On the Relevance of Lifestyles in Service Design

Customers and the end users of services are obviously the best people to evaluate their experiences. This is the reason why the design of any new, innovative product or service should always be based on in-depth research on their lives, aspirations, desires and needs. By this kind of material I do not mean only data and analytics, but also qualitative interviews, or other extensive research, on people’s daily lives and habits.

Most service design methods are firmly based on the initial research conducted.

Research on people’s preferences should always be based on several in-depth-interviews, or alternatively, extensive analytics, or other quantitative material on the potential customer’s lives and lifestyles.

In literature on sociology, marketing and consumption, discussions of customer experience are closely linked with the concept of lifestyle.

And correspondingly, questions concerning value construction, lifestyle and taste lay at the core of most service design research methods.

The sociologist Antoine Hennion has written about taste as “a reflexive activity”, and as “a collective technique”. Questions of taste define our choices to a certain extent, and should not be overlooked.

Hennion says that analyzing taste helps us to understand the various ways we make ourselves sensitized to objects, to ourselves, to situations and to moments – while simultaneously controlling how those feelings might be shared and discussed with others.

Hennion has also defined amateurs as connoisseurs who have “a spiritual enthusiasm” for the things they do. In my experience, this kind of enthusiasm for a certain lifestyle is shared amongst like-minded people.

It makes perfect sense to limit initial research objectives to certain customer segments, and choose the people interviewed and researched based on their overall lifestyle, interests and enthusiasm.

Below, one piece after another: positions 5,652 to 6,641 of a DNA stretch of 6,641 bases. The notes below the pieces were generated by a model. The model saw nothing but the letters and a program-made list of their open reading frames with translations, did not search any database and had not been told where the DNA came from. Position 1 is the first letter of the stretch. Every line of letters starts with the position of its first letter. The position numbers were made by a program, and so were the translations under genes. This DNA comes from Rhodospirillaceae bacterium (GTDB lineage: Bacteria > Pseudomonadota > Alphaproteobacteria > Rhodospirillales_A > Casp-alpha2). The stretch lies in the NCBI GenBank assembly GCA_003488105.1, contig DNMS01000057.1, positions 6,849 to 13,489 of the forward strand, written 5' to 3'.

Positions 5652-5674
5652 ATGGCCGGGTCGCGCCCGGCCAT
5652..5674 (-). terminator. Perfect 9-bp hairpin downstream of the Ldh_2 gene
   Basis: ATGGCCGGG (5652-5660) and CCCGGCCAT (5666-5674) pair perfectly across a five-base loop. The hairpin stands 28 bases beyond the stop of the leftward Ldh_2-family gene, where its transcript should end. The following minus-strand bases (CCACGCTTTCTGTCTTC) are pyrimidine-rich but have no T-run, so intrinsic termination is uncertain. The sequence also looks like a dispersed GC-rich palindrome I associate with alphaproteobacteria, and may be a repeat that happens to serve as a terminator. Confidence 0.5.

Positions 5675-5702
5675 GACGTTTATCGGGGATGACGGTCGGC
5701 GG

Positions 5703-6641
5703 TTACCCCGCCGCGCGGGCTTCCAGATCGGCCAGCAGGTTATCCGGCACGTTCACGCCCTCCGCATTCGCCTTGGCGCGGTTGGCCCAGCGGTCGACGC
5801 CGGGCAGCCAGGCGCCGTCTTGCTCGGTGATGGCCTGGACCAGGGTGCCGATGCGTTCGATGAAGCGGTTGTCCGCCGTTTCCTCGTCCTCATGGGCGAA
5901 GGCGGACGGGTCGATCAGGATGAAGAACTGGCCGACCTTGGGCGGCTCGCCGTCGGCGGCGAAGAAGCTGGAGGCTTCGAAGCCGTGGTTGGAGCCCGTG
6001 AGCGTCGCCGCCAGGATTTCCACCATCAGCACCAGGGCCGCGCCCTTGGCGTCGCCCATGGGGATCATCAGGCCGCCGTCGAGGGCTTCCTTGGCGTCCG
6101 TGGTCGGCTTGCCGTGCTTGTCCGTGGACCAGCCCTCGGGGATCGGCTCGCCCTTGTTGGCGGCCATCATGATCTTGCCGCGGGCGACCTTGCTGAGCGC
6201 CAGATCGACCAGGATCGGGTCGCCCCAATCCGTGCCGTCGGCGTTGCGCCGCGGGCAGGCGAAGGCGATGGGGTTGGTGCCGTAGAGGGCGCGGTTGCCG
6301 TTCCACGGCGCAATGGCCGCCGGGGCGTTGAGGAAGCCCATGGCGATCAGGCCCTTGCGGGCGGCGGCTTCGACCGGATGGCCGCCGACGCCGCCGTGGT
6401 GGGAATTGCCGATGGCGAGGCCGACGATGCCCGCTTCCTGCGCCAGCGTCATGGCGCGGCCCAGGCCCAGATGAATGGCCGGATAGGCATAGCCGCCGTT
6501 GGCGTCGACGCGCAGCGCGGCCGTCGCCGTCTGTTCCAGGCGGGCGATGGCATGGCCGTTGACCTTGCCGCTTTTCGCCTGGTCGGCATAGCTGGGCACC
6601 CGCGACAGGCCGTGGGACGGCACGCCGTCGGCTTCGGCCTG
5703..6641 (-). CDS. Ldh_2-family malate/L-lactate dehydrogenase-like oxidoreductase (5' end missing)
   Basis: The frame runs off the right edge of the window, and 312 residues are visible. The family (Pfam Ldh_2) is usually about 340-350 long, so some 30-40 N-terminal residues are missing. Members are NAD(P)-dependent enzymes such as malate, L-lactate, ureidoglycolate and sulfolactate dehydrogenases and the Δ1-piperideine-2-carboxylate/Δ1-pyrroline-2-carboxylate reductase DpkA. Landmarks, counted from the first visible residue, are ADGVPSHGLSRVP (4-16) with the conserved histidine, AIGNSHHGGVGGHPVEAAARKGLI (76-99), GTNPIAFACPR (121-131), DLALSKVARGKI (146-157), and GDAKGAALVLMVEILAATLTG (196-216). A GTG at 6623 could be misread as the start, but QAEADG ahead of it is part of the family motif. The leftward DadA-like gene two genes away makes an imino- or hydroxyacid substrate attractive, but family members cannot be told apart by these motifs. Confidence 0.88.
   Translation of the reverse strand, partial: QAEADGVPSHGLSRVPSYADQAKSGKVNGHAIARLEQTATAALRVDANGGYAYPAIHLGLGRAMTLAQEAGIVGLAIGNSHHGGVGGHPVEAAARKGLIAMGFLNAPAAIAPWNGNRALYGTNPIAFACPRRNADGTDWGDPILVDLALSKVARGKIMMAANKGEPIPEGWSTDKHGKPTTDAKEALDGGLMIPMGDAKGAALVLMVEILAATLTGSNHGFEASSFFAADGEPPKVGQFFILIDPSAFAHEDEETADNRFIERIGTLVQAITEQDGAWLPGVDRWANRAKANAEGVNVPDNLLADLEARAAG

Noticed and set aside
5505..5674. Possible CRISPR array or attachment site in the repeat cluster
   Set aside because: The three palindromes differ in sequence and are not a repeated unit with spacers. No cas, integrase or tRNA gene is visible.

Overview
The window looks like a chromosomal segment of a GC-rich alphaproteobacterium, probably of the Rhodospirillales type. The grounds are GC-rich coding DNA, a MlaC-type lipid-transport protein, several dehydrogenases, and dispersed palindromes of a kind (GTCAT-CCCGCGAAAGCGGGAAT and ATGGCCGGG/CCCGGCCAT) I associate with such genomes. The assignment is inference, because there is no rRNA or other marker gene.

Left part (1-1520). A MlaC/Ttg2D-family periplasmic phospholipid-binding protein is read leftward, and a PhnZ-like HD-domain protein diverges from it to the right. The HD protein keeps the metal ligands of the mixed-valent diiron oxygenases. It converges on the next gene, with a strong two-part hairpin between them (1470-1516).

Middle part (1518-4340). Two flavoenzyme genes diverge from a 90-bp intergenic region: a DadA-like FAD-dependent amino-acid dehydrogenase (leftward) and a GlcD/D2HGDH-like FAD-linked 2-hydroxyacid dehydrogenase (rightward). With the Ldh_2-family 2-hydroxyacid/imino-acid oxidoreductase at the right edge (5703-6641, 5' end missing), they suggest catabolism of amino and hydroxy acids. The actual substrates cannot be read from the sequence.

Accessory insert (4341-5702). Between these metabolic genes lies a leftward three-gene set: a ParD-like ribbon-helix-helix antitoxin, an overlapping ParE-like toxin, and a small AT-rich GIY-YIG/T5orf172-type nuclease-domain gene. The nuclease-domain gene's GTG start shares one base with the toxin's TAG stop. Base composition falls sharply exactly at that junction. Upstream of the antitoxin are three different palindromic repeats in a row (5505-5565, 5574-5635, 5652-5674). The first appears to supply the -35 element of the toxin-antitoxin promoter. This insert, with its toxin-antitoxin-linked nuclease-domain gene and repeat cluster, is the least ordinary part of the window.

Individuals are, of course, essentially, very social creatures. They do not live in a void – nor are they steady members of certain consumer segments for the rest of their lives. Furthermore, we all live in a rapidly evolving world, with technology taking huge strides all the time.

The properties of a certain product or service re-evaluated and tweaked, after the initial iteration. Service design and qualitative research on lifestyles of consumers can be of assistance in this phase as well.

The lifecycle of any iteration of a digital product or service should also perhaps be considered limited.

The image below describes the situation from the viewpoint of a design team. This picture has been initially published in a book called “The Convivial Toolbox: Generative Research for the Front End of Design” (2013) by Elizabeth Sanders and Pieter Jan Stappers.

 

 

The Convivial Approach to Co-Design

I recently purchased a copy of the “Convivial Toolbox” by Elizabeth Sanders and Pieter Jan Stappers. This book is about “generative design research”, in short, about how to bring the people into the design process.

According to the authors of this book, there is a growing realization that we cannot continue living the way we have been living on this planet because we simply do not have the resources to do that. The authors recognize that there is currently a strong resurgence in interest in and an emphasis on creativity, and that people are more likely to choose experiences over buying commodities. According to them, this phenomenon and new technologies can facilitate the emergence of more convivial ways of living.

The authors of “Convivial Toolbox” view creativity as an antidote for consumerism, where people are only seen as customers. The problem is, most design students of the past have been trained to help people consume more. Nevertheless, many people are now seeking ways to make environmentally and socially responsible choices as consumers.

The book is divided into three parts.

Part One introduces the basic components of generative design research and provides a theoretical background to design research. The book builds on the idea that all people are creative, and able to contribute to design processes, and that people are particularly creative when it comes to the way they live. Part Two consists of four design case studies, ranging from a student project to real client-sponsored projects. Part Three describes how to plan, gather, document, analyze and communicate the data gathered during a generative design research project.

This book also includes 50 individual contributions from a diverse range of people in the design field.

The old, traditional design disciplines are merging. In place of where we used to have for example visual communication design, industrial design, interior design and architecture, we now see an emergence of customer experience design, service design, and design for innovation, transformation and sustainability. Contemporary design is focusing more and more on the context of using products and services.

This, in my opinion, calls for alternative forms of research, co-design and conceptualization. “Convivial Design Toolbox” makes an excellent read and a source of information to any design professionals.